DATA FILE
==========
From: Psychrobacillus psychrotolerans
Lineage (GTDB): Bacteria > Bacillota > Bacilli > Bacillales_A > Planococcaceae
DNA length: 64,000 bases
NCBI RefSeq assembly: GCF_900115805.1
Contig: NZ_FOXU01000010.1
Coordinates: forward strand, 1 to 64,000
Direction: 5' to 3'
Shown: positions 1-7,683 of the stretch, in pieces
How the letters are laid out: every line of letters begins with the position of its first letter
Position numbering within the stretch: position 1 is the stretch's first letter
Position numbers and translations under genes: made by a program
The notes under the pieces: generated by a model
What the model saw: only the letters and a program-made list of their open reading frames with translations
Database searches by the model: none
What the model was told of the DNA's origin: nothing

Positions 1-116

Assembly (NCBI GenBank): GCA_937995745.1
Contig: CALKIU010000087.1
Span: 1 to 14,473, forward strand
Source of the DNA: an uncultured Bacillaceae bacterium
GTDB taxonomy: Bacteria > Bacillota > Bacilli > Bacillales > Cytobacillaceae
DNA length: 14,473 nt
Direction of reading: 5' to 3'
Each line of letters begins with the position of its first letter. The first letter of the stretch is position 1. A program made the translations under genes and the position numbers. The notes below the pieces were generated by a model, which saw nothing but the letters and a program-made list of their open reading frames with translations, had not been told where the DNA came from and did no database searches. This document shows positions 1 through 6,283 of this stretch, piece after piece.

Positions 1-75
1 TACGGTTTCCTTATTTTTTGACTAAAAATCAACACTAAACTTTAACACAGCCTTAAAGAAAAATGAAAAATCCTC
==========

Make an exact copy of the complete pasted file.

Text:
From: Psychrobacillus psychrotolerans
Lineage (GTDB): Bacteria > Bacillota > Bacilli > Bacillales_A > Planococcaceae
DNA length: 64,000 bases
NCBI RefSeq assembly: GCF_900115805.1
Contig: NZ_FOXU01000010.1
Coordinates: forward strand, 1 to 64,000
Direction: 5' to 3'
Shown: positions 1-7,683 of the stretch, in pieces
How the letters are laid out: every line of letters begins with the position of its first letter
Position numbering within the stretch: position 1 is the stretch's first letter
Position numbers and translations under genes: made by a program
The notes under the pieces: generated by a model
What the model saw: only the letters and a program-made list of their open reading frames with translations
Database searches by the model: none
What the model was told of the DNA's origin: nothing

Positions 1-116

Assembly (NCBI GenBank): GCA_937995745.1
Contig: CALKIU010000087.1
Span: 1 to 14,473, forward strand
Source of the DNA: an uncultured Bacillaceae bacterium
GTDB taxonomy: Bacteria > Bacillota > Bacilli > Bacillales > Cytobacillaceae
DNA length: 14,473 nt
Direction of reading: 5' to 3'
Each line of letters begins with the position of its first letter. The first letter of the stretch is position 1. A program made the translations under genes and the position numbers. The notes below the pieces were generated by a model, which saw nothing but the letters and a program-made list of their open reading frames with translations, had not been told where the DNA came from and did no database searches. This document shows positions 1 through 6,283 of this stretch, piece after piece.

Positions 1-75
1 TACGGTTTCCTTATTTTTTGACTAAAAATCAACACTAAACTTTAACACAGCCTTAAAGAAAAATGAAAAATCCTC